A new Office of Inspector General (OIG) audit report indicates that Medicare made as much as $25.8 million in overpayments to hospitals for intensity-modulated radiation therapy (IMRT) planning services during 2013 through 2015.
IMRT is an advanced radiation procedure used to treat difficult-to-reach tumors. Payment for the computer-based planning required to prepare the therapy is made as part of a bundled payment. However, according to the OIG review, some hospitals incorrectly received separate payment for IMRT planning services as well as payment through the bundle. We advise providers to review the report and alert the appropriate staff to the audit findings.
Of the $109.2 million in bundled payments made to 1,193 hospitals in 2013-2015, Medicare made $21.5 million in overpayments for complex simulations (billed with CPT Code 77290) and an additional $4.2 million in overpayments for other planning services related to therapy, according to the OIG report. "These services were billed up to 14 days before the procedure code for the bundled payment was billed by the same hospital for the same beneficiary," OIG states.
In response to the findings and recommendations by OIG, the Centers for Medicare and Medicaid Services (CMS) reports that, in April 2018, it implemented an edit to prevent improper payments for IMRT planning services that are billed before (e.g., up to 14 days before) IMRT planning CPT Code 77301 (IMRT plan, including dose-volume histograms for target and critical structure partial tolerance specifications) is billed.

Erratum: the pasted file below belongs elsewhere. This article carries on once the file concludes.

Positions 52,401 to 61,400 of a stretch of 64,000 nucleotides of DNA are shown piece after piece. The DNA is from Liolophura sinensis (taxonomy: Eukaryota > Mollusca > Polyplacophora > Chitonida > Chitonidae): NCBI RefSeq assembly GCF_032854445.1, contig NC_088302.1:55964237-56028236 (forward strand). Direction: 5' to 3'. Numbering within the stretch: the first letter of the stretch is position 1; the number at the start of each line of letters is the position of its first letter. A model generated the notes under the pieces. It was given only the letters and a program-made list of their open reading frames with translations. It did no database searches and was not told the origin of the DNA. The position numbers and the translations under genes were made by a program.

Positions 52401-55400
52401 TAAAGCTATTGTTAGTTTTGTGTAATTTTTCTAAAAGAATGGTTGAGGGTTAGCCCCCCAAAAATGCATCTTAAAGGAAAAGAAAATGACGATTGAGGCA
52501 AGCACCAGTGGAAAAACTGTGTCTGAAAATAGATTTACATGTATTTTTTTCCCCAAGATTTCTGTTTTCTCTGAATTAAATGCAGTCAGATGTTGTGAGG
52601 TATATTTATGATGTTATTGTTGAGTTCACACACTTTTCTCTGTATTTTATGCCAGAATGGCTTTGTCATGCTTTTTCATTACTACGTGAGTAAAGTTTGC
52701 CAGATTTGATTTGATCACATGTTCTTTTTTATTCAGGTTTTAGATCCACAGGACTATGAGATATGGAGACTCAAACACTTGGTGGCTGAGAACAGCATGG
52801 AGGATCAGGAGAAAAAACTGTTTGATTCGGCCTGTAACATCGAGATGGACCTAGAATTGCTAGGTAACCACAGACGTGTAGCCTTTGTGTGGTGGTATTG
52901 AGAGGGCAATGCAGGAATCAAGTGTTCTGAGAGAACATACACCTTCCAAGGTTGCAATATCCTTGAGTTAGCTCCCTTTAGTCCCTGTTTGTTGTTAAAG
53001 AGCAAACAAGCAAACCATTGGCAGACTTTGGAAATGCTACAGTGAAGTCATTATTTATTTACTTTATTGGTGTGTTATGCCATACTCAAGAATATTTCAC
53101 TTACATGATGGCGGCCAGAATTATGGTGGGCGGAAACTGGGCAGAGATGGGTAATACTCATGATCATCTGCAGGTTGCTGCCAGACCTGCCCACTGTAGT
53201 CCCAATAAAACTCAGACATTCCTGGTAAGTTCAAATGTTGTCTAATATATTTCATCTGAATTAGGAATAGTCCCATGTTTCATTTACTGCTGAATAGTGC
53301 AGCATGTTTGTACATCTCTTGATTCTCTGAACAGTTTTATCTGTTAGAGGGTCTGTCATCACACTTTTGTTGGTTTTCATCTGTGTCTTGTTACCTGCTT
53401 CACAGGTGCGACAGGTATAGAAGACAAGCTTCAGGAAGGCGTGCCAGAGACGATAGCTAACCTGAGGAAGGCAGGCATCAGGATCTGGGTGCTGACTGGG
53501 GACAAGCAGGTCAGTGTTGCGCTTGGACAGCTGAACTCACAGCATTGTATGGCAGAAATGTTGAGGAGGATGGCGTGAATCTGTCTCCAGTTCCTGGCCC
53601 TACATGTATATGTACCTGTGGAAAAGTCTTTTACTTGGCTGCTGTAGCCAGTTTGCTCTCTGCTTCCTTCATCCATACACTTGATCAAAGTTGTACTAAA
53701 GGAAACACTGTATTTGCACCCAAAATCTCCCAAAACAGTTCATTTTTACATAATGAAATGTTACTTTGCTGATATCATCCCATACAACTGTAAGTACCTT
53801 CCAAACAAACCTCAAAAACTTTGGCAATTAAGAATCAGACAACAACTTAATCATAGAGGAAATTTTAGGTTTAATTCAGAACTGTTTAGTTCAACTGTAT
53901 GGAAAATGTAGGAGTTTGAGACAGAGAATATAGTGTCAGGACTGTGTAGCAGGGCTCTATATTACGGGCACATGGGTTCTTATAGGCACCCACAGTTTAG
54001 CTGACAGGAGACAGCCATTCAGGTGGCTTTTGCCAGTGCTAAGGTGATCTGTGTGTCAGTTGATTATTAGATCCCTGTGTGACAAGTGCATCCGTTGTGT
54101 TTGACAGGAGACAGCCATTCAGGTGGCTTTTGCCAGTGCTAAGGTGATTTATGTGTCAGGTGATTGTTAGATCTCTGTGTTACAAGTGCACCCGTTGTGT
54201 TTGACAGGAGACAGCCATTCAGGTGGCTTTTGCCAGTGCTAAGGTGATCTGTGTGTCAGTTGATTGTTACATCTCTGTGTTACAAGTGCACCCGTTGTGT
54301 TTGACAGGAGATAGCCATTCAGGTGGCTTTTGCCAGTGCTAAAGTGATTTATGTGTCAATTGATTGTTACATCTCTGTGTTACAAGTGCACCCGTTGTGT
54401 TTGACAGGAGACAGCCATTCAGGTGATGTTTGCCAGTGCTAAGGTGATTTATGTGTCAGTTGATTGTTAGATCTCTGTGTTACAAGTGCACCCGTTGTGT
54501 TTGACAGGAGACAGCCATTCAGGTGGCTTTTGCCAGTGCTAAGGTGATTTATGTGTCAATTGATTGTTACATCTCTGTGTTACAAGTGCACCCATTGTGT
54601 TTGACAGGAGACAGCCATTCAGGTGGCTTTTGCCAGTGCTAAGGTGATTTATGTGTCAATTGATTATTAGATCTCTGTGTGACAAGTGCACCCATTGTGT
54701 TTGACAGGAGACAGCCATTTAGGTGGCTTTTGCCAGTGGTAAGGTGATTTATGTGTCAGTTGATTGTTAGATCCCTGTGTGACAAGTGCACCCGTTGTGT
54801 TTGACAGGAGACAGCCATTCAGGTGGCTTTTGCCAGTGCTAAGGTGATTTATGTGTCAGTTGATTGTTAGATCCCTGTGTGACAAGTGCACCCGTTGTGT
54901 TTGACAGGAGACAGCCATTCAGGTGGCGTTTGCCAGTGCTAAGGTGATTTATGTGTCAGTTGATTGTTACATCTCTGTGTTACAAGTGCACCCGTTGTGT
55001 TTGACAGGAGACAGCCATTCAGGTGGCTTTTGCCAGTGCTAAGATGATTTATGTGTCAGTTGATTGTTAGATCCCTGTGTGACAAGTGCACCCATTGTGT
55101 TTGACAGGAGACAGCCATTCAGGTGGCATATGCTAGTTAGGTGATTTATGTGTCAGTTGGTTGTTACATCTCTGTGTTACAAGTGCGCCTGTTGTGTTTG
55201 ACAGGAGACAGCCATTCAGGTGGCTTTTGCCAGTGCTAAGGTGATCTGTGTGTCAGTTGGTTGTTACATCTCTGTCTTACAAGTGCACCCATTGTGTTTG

OIG notes that this measure could have saved more than $25 million during the audit period, as well as an estimated $5.4 million in the two subsequent years. Per recommendations from OIG, CMS said that it also plans to work with Medicare contractors to educate hospitals on proper billing for IMRT planning services.
According to OIG, the overpayments for the complex simulations occurred in large measure because many hospitals did not adhere to the existing guidance, and the system edits in place at the time were insufficient to prevent improper payments. The audit revealed that hospitals were unfamiliar with, or did not understand, the guidance regarding billing for IMRT planning.
Procedure-to-procedure edits that had been put in place as part of CMS's National Correct Coding Initiative did not prevent the overpayments because the edits applied only to planning services billed on the same day of service as the billing of CPT Code 77301. Services in the sample used in the OIG audit were billed on a different date of service.
Following the time period of the audit, CMS had updated the guidance to state that complex simulations are included in the payment for IMRT planning services "when provided prior to or as part of the development of the IMRT plan." However, the review revealed that the only edits that applied to IMRT planning services were the NCCI procedure-to-procedure edits.
The complete OIG report is available here.